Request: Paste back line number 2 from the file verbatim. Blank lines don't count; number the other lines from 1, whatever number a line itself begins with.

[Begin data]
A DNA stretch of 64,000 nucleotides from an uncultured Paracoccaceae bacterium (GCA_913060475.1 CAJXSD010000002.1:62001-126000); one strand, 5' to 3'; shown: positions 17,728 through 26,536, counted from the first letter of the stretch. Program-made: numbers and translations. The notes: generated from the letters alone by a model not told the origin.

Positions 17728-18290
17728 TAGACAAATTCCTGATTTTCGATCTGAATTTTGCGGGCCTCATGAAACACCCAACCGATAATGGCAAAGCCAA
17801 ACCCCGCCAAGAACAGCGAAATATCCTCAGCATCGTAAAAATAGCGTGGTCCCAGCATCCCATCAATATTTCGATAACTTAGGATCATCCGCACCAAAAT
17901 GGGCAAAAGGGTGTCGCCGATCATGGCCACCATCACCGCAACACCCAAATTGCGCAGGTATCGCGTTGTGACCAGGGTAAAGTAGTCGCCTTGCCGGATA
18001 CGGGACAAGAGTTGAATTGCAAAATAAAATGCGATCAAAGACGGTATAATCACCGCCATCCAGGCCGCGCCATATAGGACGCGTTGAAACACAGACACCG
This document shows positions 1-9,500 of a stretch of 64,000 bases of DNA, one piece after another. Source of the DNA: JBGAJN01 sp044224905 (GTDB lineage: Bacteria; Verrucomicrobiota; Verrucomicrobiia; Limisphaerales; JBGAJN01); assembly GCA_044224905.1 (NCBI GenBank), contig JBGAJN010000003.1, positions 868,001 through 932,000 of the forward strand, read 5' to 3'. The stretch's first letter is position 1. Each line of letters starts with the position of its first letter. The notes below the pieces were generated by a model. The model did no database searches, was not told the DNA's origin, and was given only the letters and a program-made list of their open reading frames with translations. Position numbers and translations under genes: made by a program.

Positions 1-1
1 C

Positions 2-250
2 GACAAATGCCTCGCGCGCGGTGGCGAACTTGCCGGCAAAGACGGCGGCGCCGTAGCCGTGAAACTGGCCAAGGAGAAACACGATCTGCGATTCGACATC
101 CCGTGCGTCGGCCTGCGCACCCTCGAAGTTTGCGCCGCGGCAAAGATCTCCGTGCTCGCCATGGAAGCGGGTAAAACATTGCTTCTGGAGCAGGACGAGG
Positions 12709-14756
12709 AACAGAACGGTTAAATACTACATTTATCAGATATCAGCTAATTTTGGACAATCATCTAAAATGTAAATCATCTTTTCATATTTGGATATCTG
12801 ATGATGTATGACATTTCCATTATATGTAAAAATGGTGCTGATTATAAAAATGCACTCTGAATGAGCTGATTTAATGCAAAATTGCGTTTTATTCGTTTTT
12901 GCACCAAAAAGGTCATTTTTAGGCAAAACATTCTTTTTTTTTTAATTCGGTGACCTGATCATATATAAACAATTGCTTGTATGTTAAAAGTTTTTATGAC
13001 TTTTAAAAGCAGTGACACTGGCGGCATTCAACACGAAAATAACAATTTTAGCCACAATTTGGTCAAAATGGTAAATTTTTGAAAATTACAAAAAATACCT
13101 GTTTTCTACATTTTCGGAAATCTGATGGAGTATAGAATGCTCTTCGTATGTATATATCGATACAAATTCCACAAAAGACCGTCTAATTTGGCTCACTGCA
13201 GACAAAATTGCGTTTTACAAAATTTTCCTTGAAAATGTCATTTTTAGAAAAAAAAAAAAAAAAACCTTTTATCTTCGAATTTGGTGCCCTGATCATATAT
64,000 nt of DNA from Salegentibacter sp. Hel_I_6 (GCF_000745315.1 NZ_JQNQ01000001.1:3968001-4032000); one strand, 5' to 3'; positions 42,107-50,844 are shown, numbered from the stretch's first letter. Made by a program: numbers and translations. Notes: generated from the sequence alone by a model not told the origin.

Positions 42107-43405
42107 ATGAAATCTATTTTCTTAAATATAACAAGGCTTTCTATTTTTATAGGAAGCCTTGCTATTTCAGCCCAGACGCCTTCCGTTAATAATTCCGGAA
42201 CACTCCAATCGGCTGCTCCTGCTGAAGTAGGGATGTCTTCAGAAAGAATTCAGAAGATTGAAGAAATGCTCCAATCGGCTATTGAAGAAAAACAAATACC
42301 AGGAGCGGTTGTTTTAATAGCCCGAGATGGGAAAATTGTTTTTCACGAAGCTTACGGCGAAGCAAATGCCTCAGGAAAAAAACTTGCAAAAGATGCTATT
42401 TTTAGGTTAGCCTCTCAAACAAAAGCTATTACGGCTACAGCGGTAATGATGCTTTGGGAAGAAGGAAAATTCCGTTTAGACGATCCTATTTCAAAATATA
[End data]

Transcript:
Positions 17728-18290